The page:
I probably spent more time with less result on this Thing than any other. You've heard it before: I have a new computer. The old one is in a sad corner of the spare room, and I didn't trust my technology (or want the time-consuming bother) of putting the iMac back together, transferring the pictures onto my memory card that has been uncooperative lately, and uploading them bla bla bla. So I puttered around trying to copy my Flickr photos onto some of the other aps. N o can do. Tried with my PictureTrail photos. Looked again for the memory card and adapter and after a lot of fiddling, was unable to find any photos on the card!

So I took my new camera out of the box (Did I mention that the old camera broke? And that I didn't want to futz around setting up the new camera? And did I mention that I took advantage of Mother's Day camera sales so I'd have one for this Thing? And did I mention that I thank you for the excuse?) and futzed around setting it up. It went more smoothly than I had dared to hope, and I went out into the garden and snapped a c0uple dozen shots.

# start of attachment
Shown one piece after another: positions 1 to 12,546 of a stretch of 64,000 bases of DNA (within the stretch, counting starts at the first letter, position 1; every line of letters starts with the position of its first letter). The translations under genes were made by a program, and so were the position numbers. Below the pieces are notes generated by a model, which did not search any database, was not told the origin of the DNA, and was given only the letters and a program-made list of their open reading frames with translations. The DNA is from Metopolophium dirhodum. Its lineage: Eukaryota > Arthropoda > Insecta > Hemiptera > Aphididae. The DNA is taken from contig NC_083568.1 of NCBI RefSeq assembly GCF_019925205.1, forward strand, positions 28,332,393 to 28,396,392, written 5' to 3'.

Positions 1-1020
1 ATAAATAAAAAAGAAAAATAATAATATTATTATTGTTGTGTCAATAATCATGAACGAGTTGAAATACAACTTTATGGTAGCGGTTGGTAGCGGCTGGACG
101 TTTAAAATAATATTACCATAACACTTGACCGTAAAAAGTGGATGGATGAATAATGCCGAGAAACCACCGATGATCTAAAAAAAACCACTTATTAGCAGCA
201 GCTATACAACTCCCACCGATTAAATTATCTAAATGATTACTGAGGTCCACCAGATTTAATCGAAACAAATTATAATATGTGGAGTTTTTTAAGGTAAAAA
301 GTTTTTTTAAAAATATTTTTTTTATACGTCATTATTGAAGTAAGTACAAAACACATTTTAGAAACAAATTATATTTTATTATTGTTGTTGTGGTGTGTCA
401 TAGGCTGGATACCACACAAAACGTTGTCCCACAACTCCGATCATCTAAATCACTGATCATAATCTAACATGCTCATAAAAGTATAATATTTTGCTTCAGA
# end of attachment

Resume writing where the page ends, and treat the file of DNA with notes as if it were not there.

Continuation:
I was able to upload them to FLickr fairly painlessly, too. I'm getting better at this! Some of it, anyway.

I wasn't happy with any of the sites I tried. The mosaic site had a server error and didn't work. I've forgotten what the problem was with the second mosaic site. I wanted to caption all of the photos, but the photo captioning was one picture at a time, and I didn't have the patience for that.

Tiltshift, Comeeko, and Bubblr were all boring with flower pictures. I did use Flickrslidr to create code for an embedded slice show, seen above.

All that remains is to try some of the other slideshow software. Wish me luck.